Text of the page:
Herbert Albert "Herbie" Lewis - Born April 17, 1906 in Calgary, Alberta – Died January 20, 1991 in Indianapolis, Indiana was a Canadian professional ice Hockey left winger.
Lewis started out in 1921-22, playing for the Calgary Hustlers of the Calgary City Junior League. In the 1922-23 season he played for the Calgary Canadians of the Calgary City League and led the team to the Memorial Cup playdowns where he was first in scoring with 17 goals and 24 points in 12 games. He followed up in 1923-24 with 12 goals, 8 assists in seven Memorial Cup playdown games, helping the Canadians to the finals of the 1924 Memorial Cup, losing to the Owen Sound Greys. Lewis scored in both Memorial Cup final games.
Lewis journeyed to Duluth, Minnesota in 1924 and played with the Duluth Hornets in the United States Amateur Hockey Association / USAHA where he was given the nickname "The Duke of Duluth."
Following the 1925 season, the Hornets dropped from the USAHA and operated in the Central Hockey League / CHL, not outright as pro but pro in every sense but name, and Lewis led the CHL in points (28) and assists (11) in the 1925-26 season and was a CHL First Team All-Star that year. The Hornets then joined the American Hockey Association / AHA for the 1926-27 season, and Lewis would play in Duluth until 1928.
Lewis was claimed by the Detroit Cougars from Duluth in a Inter-League Draft, May 14, 1928, and reportedly turned down a $20,000 offer from the New York Rangers prior to signing with the Cougars in 1928. The Cougars became the Detroit Falcons in 1930, and the the Detroit Red Wings in 1932, with Lewis playing on all 3 teams during this period.
Lewis teamed with right winger Larry Aurie and a variety of fellow-Hall of Fame centermen in his NHL tenure. First it was the great Ebbie Goodfellow, but soon Cooney Weiland stepped in between the two sharp shooting wingers. Toronto Maple Leaf boss Conn Smythe once described the line of Lewis, Weiland and Aurie as "the best line in Hockey."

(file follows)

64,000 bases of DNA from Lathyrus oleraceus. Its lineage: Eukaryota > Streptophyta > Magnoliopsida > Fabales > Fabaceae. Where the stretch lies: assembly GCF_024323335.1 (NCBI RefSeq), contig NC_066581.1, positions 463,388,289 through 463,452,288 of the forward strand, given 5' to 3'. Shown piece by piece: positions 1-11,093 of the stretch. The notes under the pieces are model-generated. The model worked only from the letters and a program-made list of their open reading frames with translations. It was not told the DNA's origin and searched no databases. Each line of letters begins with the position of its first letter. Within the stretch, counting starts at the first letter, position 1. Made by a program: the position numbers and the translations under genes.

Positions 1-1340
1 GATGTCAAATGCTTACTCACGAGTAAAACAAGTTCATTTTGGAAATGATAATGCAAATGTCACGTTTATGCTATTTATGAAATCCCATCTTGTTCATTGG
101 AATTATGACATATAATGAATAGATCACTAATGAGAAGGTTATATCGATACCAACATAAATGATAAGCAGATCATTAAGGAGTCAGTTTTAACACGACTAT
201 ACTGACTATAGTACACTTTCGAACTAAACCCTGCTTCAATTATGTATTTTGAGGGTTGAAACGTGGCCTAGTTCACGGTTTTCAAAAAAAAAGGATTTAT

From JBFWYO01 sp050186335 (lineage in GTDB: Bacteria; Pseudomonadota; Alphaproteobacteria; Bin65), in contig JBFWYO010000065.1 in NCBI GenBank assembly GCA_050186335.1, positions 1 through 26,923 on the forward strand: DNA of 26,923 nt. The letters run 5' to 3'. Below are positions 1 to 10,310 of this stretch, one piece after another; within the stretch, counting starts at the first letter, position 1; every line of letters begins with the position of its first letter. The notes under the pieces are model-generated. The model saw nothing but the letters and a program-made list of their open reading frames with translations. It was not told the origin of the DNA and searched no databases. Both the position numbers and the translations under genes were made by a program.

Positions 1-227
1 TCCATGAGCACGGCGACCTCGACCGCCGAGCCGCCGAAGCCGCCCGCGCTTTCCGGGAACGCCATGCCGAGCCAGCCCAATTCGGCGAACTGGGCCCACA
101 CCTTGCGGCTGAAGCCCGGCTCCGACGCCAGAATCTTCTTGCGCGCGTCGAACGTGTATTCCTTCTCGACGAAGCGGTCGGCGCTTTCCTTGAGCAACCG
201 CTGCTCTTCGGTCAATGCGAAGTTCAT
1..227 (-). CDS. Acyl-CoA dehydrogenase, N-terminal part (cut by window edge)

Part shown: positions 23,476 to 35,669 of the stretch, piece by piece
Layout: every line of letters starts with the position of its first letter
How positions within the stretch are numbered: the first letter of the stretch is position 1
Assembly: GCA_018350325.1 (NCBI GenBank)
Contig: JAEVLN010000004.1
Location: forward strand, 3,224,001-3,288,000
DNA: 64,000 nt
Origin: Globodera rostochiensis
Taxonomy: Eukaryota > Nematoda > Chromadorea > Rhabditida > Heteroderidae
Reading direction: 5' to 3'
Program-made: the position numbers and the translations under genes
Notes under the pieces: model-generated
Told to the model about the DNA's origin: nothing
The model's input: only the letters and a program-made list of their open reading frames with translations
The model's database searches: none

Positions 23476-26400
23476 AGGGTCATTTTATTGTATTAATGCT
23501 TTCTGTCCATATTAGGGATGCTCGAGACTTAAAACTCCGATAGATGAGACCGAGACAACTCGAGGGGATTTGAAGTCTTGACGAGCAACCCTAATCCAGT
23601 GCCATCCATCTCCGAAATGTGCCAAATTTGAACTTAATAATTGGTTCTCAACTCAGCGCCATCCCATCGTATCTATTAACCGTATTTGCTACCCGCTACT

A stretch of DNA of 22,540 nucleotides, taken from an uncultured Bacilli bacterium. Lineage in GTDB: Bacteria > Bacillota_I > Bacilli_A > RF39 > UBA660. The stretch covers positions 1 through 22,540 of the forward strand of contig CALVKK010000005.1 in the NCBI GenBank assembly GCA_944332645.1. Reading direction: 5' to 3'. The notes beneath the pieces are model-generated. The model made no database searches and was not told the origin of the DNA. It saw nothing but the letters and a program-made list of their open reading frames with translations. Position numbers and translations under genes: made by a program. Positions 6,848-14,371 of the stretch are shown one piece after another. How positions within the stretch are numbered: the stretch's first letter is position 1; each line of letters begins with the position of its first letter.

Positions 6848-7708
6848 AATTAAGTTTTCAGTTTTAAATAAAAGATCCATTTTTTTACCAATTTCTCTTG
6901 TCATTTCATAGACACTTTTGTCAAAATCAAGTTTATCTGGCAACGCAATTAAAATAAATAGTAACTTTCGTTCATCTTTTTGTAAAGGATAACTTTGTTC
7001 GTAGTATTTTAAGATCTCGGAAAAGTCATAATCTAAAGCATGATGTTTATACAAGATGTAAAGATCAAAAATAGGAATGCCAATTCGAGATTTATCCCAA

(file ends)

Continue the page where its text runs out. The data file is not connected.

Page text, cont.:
Named as the Red Wing's captain in 1933, Herbie was elected as the starting left winger in the first-ever NHL All-Star game in 1934 (the Ace Bailey Benefit Game) and went on to lead the team in playoff scoring with five goals.
Lewis played in the longest NHL game on March 24-25, 1936, when Detroit defeated the Montreal Maroons 1-0 after six overtime periods. The Red Wings went on to win the 1936 Stanley Cup championship, with Lewis setting up the Stanley Cup winning goal by Pete Kelly in game four, a 3-2 victory over the Toronto Maple Leafs.
The victory meant a sweep of every major sports title that season for Detroit, making it the original city of champions with baseball’s Tigers winning their first World Series and the Lions taking their first NFL championship in the fall of 1935.
Detroit also won the 1937 Stanley Cup championship, as Lewis combined on a line with Marty Barry and Hec Kilrea to dominate almost every game of the finals. Lewis scored 1 goal in the finals.
In 1939, with his NHL career behind him, Lewis brought Hockey to Indianapolis as general manager, coach, and player with the Indianapolis Capitols of the IAHL. He played and coached the Capitols to an IAHL division title in 1939-40, and then coached the Capitols to another AHL division title and Calder Cup championship in 1942.
Lewis rscored 148 goals, 161 assists and 309 points in 483 NHL games played. He added 13 goals and and 23 points in 38 NHL playoff games.
Jack Adams prized Lewis as a penalty-killer and all-round other-sport-shaming athletic exemplar. “He is a sportsman of the highest type,” the feisty Detroit manager once testified. “I defy baseball or football or boxing or any other sport to produce an individual who can eclipse Herbie Lewis as a perfect model of what any athlete should stand for.”
Herbie Lewis was inducted into the Hockey Hall of Fame in 1989.